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Syar Industries, Inc. donates $5000.00 to City of Healdsburg for community garden


Just days ahead of National Garden Week, June 6-12, the City of Healdsburg is debuting a new community garden. Windsor's new community garden also is in the throes of spring planting.

syar industries  Jared Paulson
"It has been really difficult. Every time we want to schedule soil or mulch, it rains," said Thomas Eddy as he paused Friday while working in Windsor's Town Green Community Garden, located next to Town Hall.

"We've made a lot of progress in the last two months. The plots are pretty much planted," said Eddy, a landscaper and president of the Windsor Garden Club. "Every time it warms up, it just bursts," he said of the planting.

Slightly less than half the garden's 80 plots have been readied. The families and individuals who have rented spots have sowed a cornucopia that includes eggplant, squash, tomatoes, beans, carrots, corn, watermelon, canteloupe and peppers.

Already kale, lettuce and Swiss chard have been harvested. Next up are radishes. A Gravenstein apple tree and citrus tree also are planned.

Most of the gardeners are motivated by the satisfaction of growing their own veggies, but some want to contribute the produce to food pantries for needy families.

For many, it's their first chance to get garden dirt under their fingernails, especially the people who live in the nearby Town Green Village.

"A lot of renters never had a garden before. They're using it as an education -- to show their kids how to grow a garden," said Dustin Carver, a garden volunteer and engineering manager who helped secure some of the solar panels that run the irrigation system.

Community gardens have multiplied in recent years. They are considered a way to produce nutritious food, stretch grocery budgets, cut the distance that food travels from farm to plate and reduce greenhouse gases. They also are seen as a way to build social interaction.

The Windsor Town Council allocated $15,000 in redevelopment funds last year for the 5,000-square-foot garden. But backers say donations are still needed to help subsidize the cost of planter boxes and other materials.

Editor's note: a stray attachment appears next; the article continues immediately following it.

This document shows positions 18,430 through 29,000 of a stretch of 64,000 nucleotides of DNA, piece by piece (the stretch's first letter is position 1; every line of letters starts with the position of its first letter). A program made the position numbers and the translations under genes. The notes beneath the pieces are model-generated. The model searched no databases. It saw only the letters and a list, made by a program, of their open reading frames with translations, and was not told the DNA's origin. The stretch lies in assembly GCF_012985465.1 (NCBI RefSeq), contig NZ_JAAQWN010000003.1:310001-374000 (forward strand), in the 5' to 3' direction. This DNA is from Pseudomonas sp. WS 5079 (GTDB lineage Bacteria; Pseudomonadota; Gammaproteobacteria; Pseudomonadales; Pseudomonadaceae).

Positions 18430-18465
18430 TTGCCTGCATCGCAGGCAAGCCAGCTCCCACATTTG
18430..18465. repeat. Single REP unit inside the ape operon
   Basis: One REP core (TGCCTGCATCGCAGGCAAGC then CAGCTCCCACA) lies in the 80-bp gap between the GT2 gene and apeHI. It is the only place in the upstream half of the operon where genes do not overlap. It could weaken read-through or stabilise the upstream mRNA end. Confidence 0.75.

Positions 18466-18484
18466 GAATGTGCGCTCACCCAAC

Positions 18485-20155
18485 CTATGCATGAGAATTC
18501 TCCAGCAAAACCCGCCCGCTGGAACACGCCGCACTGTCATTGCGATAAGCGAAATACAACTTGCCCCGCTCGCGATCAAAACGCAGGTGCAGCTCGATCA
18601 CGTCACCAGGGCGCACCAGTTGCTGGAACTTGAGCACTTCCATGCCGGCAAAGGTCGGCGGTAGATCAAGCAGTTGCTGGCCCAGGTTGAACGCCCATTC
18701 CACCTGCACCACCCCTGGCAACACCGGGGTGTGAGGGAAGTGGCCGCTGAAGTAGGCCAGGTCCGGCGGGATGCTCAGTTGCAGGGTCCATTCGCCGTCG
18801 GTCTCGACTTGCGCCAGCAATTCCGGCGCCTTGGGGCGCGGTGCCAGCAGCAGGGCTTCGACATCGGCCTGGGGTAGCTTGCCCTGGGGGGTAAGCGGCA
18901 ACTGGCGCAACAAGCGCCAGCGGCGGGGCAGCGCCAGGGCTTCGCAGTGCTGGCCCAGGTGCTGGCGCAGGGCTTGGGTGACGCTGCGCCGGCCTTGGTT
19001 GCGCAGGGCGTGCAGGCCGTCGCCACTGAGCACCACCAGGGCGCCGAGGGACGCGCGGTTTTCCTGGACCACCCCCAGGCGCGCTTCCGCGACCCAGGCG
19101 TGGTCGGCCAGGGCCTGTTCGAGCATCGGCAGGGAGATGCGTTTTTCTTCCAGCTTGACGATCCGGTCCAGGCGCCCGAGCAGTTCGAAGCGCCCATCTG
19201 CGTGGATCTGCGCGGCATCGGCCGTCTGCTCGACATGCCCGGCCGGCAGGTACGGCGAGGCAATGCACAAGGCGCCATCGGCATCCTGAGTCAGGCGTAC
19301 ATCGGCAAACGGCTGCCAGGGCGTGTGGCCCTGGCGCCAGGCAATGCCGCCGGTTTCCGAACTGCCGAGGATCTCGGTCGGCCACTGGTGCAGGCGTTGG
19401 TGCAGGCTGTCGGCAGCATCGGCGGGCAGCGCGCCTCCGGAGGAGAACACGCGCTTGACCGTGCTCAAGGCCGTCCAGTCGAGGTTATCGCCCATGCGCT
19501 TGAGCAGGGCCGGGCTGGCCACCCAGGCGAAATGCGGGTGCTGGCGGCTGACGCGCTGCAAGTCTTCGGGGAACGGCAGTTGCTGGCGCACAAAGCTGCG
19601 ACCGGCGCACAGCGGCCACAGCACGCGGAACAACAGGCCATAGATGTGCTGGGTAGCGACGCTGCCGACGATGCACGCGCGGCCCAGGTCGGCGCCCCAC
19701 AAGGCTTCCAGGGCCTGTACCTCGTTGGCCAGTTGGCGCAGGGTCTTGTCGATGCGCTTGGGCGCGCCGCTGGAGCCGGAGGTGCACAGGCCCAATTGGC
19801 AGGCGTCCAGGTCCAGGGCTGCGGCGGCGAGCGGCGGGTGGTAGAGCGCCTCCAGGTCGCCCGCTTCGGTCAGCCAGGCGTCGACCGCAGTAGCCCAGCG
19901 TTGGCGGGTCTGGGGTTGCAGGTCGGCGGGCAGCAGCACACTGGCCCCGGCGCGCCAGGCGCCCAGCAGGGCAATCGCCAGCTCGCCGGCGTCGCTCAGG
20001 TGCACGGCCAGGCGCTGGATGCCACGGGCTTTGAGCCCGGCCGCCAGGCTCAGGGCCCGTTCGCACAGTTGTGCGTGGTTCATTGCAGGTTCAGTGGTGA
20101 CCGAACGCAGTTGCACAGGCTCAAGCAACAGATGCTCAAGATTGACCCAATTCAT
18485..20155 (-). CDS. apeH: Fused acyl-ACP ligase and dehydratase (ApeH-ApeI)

For the past decade, Healdsburg's community garden at Badger Park has had a waiting list.

"It's wildly popular. Once people move in, they don't tend to give up their spot," said Matthew Thompson, Healdsburg's park superintendent.

But wanna-be gardeners will find it easier to test their green thumbs now that the city has added a second garden at the Healdsburg Community Center, formerly Foss Creek Elementary School.

It's about 50 yards south of an after-school and demonstration garden used for classes at the Community Center.

On Wednesday at 5:30 p.m., a grand opening will be held for the new garden, which has about 20 plots, half of which have been planted.

The garden occupies a sunny space between Healdsburg Avenue and a basketball court. It was made possible by more than $14,000 in donations from citizens, businesses and other groups.

The largest donation, $5,000, came from Syar Industries, a rock and gravel mining company.

"It's been a real community project. Everyone has really come forward on this one," said Healdsburg Assistant City Manager David Mickaelian.

A 10-by-12-foot plot rents for $75 a year. In exchange, gardeners get a key to the fenced garden, a shared shed and irrigation water.

Garden plots are available by calling 431-3318.

More information on the Windsor Town Green Community Garden can be obtained at 838-5947 or www.telcs.com/cgarden.

You can reach Staff Writer Clark Mason at 521-5214 or clark.mason@

pressdemocrat.com.


By CLARK MASON
THE PRESS DEMOCRAT

Published: Tuesday, June 1, 2010 at 4:02 a.m.
Last Modified: Tuesday, June 1, 2010 at 4:02 a.m.

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